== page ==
by Maria Koropecky, Homespunspa owner
Today I’m going to talk about a serious subject: moles.
When do mole(hills) become mountains? The topic of moles and their potential of being cancerous came up in our lessons on a weekly basis at esthetics school. Moles are on the esthetician’s checklist when analysing people’s skin and if we see something fishy (like in the photos on the right-most side in the graphic below), we send our customers to their doctor.
As for me, because I’m fair-haired and fair-skinned, I’ve been aware of my own moles since childhood. I have one mole on my right upper-cheek and apparently, according to those who study the locations of moles on the body and how they relate to your personality — yes there are people who do that :> — my mole means I’m sensitive. But I digress.
Anyway, when I was in grades 5 and 6, my family lived in beautiful Hawaii. In the month of February, after we had been living there for over a year, a family came to visit us from Toronto. We went to a water park and spent the day splashing in the pools and waterfalls and zipping down the water slides. In those days, (circa 1980) wearing sunscreen was not considered essential — in fact, some people often bathed in baby oil and used mirrors to reflect the sun toward their skin for a “better” tan — cringe! :<.
I don’t recall anyone insisting that I wear any kind of sun protection on that particular day; I do remember saying something like, “I don’t need sunblock, I’ve lived here long enough, I’m used to the sun.” I don’t think the adults should have listened to my 10-year-old logic, but what can ya do, the damage was done and I got severely burned. And the burn was so bad, I developed oozing blisters. I remember going to Bellows beach the next day and thankfully I wore a t-shirt but the red-striped t-shirt I chose was the smallest shirt I owned and it scratched against my skin as I played with my boogie board in the surf. The things you remember…
Now as an adult, my skin on my shoulders, back and decolleté (another fancy word I learned in school which refers to the area below the neck and above the breasts) is not pretty. There’s a lot of hyperpigmentation and the skin tone is uneven.
They say if you had a severe sunburn as a child, like I did, your chances of contracting skin cancer increases tremendously and that is why I am vigilant when it comes to the moles on my body. So, when I noticed a change in a mole on my upper thigh last November, I didn’t hesitate to show my doctor.
It was the strangest thing. The mole had been on the back of my leg for years but when I happened to see it one day as I was getting in the shower out of the corner of my eye, I was taken aback. It was this weird grayish colour. I didn’t look at it for more than a second because I couldn’t bring myself to do it. I just knew I didn’t like it.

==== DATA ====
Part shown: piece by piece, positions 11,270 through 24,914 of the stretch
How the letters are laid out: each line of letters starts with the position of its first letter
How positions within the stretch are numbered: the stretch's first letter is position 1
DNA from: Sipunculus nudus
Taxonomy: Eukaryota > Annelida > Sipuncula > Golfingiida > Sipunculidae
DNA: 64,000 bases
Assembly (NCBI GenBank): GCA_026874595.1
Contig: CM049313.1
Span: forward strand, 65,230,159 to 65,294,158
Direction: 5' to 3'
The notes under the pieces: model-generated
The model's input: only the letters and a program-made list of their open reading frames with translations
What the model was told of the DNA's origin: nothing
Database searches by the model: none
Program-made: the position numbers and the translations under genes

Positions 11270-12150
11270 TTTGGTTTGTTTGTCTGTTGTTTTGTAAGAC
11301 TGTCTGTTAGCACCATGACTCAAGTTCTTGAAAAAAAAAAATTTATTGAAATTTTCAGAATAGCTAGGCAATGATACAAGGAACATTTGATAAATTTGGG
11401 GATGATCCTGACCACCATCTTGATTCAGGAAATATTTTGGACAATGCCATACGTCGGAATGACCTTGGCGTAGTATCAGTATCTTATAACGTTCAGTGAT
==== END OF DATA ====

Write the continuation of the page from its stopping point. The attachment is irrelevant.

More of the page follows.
Within a couple of weeks, I showed my doctor who couldn’t make heads or tails of it and he said to make an appointment for a biopsy early in the new year, after he comes back from Christmas vacation.
A few weeks later, my doctor removed the mole. He said it looked irritated and asked if I had been scratching it. “Maybe in my sleep,” I said.
Having the mole removed wasn’t so bad. As my doctor was cutting, he mentioned I wasn’t much of a bleeder and that comment reminded me of the British show, Doc Martin. So we chatted about this country doctor who gets nauseous every time he sees blood and before I knew it, he stitched me up and I went home.
I figured the results from the biopsy wouldn’t come back for a few weeks and aside from dealing with the stitches, I didn’t think much about my mole. Then my mother asked me if I had heard anything about my results and then she brought up the time when I got that severe sun burn. I was surprised she zeroed in on that day in Hawaii because she never mentioned her feelings about it before and I learned she has always been concerned about that burn, too. And then later on that very day, there was a message on my voice mail from my doctor’s office saying, “the results came back and the mole was benign and everything is normal.”
Whew. What a relief.
Regardless of the outcome, I’m glad I went to the trouble of having my mole checked out. It’s always better to face these things head on and not ignore them.
Do you have a similar story about a mole? Please leave a comment and tell us about it.
In the meantime, keep the textbook graphic below in the back of your mind when you come across a mole on your body. It outlines the ABCDE’s of moles and melanoma detection. Don’t let your mole become a mountain and the earlier you spot it, the better.
- A is for Asymmetrical shape: A common benign mole is round and symmetrical but if you were to draw a line through the middle of a melanomic mole, the two sides would not match or mirror each other.
- B is for irregular Border: A common harmless mole has smooth, even borders while melanomas are frequently irregular in shape and have scalloped or notched edges.
- C is for Changes in Colour: Common moles are generally a uniform shade of brown. Melanomas, on the other hand, come in a variety of shades of brown and black and some are even red, white or blue.
- D is for Diameter: The size of the mole can be significant when it comes to cancer. Melanomas are usually greater than 6 millimetres (or 1/4 of an inch) (or the size of a pencil eraser).
- E is for Evolving: Notice if there are any changes in the mole. When the mole changes in size, shape or colour, or begins to bleed or scab, these are unhealthy signs.